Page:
"Weakest Move By A Superstar Ever": Durant's Legacy After A Crazy Offseason
During the 2016 off season, superstar forward Kevin Durant spurned his former Oklahoma City Thunder team to join the record-breaking, 73-9, Golden State Warriors over the summer. However, there are factors surrounding this situation that separate it from the rest. I don’t often agree with ESPN's Stephen A. Smith, when it comes to certain things outside of sports, however, when it comes to Kevin Durant, he is completely right.
Durant is one of the greatest scorers of all-time. He's 6'11, dribbles like a point guard, runs and jumps like a gazelle, and effectively scores in a variety of ways. As such, he's easily one of the best players in the world. In the 2016 playoffs, he put his team up 3-1 against Golden State with only one more win needed to send his team to the finals. They lost game 5, and in game 6; he had a poor performance, especially in the 4th quarter where he went 1-7 from the field and also turned the ball over twice. His team was leading by seven points with only five minutes left, but he fell flat in the most pivotal moments as his team missed out on their best opportunity to return to the finals. In the subsequent game 7, they lost again. Series over.
Given how the situation turned out, most players (especially superstars) would return with a focus that demanded them to defeat the team that previously defeated them. However, Durant went in the opposite direction. Only a few months after the loss, he joined the very team that came back from 3-1 to beat him.
Now, it's not like there haven't been great players who joined other great teams before. Even Hall of Fame shooting guard Clyde Drexler requested to be traded to a title-caliber team (Houston). However, in the case of Drexler, he wasn’t on a team good enough to win in the first place. Yet, that isn’t the case for Durant: he possessed an unprecedented, athletic monster for a teammate who, in the mind of some, is considered an even greater player than Durant. And if you’ve been paying attention this season, Westbrook is averaging a triple double. He also had Enes Kanter, Steven Adams, Dion Waiters, and Serge Ibaka there to aid him as well. Some may argue that their play was lackluster, but they ultimately filled in well as the main members of the Thunder’s supporting cast in capturing what was a 3-1 lead over the Warriors.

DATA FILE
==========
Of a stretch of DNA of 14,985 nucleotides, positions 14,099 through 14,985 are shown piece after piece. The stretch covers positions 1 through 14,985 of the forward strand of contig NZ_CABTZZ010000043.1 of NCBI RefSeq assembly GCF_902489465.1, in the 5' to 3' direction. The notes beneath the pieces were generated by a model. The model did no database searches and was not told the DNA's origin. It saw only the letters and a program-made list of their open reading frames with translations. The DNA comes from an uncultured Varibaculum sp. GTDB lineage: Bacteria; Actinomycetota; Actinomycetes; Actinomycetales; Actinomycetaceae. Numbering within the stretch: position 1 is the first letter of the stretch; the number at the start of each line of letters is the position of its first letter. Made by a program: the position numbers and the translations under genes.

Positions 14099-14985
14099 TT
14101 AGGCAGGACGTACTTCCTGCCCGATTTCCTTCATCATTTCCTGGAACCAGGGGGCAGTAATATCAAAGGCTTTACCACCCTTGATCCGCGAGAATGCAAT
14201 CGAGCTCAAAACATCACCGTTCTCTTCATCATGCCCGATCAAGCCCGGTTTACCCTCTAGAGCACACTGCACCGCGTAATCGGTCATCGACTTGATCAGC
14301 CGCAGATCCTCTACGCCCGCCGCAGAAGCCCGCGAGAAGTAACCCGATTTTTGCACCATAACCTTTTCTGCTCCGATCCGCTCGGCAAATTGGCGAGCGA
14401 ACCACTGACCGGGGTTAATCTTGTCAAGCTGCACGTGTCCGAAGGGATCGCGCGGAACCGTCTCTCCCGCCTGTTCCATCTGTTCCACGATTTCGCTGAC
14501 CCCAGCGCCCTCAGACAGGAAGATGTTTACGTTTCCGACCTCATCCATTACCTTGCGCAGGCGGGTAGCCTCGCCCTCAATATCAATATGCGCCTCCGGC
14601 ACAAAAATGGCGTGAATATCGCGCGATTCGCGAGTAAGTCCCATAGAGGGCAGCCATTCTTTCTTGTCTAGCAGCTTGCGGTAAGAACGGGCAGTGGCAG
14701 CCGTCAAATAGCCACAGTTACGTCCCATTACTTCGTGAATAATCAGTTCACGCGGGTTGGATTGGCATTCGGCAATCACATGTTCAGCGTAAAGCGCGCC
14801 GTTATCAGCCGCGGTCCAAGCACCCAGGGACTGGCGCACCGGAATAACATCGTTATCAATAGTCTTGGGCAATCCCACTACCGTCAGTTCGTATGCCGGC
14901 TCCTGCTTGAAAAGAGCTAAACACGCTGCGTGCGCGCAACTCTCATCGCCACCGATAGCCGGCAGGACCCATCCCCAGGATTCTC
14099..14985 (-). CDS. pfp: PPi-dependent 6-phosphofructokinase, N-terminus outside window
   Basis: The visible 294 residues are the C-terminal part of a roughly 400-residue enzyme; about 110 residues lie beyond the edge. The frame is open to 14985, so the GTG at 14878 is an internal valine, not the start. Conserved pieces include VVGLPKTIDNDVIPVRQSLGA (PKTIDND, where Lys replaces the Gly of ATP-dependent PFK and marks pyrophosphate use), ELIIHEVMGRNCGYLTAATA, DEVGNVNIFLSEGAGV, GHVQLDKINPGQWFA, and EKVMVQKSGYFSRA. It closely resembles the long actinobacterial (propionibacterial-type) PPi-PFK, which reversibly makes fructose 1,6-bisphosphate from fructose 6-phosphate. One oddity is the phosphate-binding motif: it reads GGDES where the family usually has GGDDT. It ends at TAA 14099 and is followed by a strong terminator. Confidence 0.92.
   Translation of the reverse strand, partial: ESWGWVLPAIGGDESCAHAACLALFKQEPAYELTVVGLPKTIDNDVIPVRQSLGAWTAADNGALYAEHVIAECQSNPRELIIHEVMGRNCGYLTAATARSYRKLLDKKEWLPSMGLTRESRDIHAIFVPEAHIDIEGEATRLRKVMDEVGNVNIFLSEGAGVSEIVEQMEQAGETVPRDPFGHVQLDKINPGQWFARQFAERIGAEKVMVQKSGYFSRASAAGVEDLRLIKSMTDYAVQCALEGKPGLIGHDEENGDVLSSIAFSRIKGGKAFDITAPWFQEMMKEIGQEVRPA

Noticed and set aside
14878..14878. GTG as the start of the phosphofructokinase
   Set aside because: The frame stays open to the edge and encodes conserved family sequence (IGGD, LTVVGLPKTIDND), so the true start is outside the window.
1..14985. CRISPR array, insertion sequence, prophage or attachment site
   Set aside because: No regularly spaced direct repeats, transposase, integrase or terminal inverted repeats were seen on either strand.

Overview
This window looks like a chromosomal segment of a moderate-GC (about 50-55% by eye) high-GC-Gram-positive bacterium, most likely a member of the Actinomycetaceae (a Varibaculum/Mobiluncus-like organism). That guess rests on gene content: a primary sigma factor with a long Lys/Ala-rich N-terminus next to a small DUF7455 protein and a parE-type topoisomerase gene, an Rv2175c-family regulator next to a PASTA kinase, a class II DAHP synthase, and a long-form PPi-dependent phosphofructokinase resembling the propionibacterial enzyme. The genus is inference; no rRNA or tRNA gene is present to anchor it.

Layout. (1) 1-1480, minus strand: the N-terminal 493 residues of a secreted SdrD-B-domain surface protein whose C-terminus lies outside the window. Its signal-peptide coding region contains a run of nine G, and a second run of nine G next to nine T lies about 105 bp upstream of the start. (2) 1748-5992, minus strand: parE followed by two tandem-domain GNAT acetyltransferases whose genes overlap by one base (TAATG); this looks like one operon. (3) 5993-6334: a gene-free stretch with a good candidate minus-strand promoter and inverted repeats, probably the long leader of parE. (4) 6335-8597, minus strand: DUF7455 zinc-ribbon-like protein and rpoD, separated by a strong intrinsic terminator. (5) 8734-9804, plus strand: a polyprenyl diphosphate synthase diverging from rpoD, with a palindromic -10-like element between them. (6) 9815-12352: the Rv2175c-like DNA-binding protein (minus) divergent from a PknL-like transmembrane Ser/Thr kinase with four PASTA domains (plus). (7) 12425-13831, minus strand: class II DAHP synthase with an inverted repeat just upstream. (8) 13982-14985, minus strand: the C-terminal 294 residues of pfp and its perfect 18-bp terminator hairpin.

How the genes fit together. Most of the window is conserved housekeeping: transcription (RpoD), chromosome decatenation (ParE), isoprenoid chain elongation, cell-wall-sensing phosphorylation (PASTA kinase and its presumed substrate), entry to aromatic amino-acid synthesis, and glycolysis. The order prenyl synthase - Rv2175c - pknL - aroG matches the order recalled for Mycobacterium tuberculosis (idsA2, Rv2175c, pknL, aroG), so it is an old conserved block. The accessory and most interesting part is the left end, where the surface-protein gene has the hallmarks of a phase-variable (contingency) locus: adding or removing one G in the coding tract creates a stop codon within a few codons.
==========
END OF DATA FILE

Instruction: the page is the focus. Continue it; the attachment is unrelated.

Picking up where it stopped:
The supporting cast, as a whole, put Durant in a position where he could be successful. Two men alone (Durant and Westbrook) can’t defeat a 73-9 team, let alone dominate them like they did in games 3 and 4. So if you throw in the fact that one of the main reasons they lost was due to his lack of good play, things merely look worse and worse for Durant’s legacy.
As mentioned earlier, the Warriors are a record-breaking team. They finished last season at 73-9, one game above the 1995-1996 Chicago Bulls led by Michael Jordan who finished 72-10. They are no strangers to success as they reached the finals this past season for the second time in a row, even propelling themselves to a 3-1 lead over the Cavaliers, though they ultimately fell short. If Durant didn't join them, they still would've been widely seen as the favorite to win the title this year.
After all, even if Love and Irving were injured, the Warriors still won the title in 2015, and already possessed one of the youngest star-studded cores before Durant's arrival. Stephen Curry is only 28 years old, followed by Klay Thompson and Draymond Green who are both only 26 years old. When you add in Andre Iguodala, Shaun Livingston, Leandro Barbosa, Marreese Speights, Andrew Bogut, Harrison Barnes, and Festus Ezeli, anyone would be hard-pressed to tell me they weren’t already set up to win multiple titles without him. Yes, I know Golden State gave up most of those guys in Speights, Bogut, Barnes, Ezeli, and Barbosa to get him, but the overall collection of what they attained over the summer in Durant along with veteran additions Zaza Pachulia and David West is undoubtedly better than what they lost. That’s why Golden State didn’t hesitate to make the move.
So essentially, a 73-9 team just improved. Given that notion, what credit is it to his skill if he wins with a team that's proven it doesn’t need him in order to do so?
Durant’s move to Golden State has set him up to potentially win several championships, yet, even if this happens, how will those championships be viewed in the future, 10 years from now? For a player that wants to establish himself as one of the all-time best, and in credit to his talent, could truly be, this turn of events certainly places a large asterisk next to his name. In the hunt for the chip and the bolstering of his own personal legacy, Durant’s move may have brandished a double edged sword in regards to both.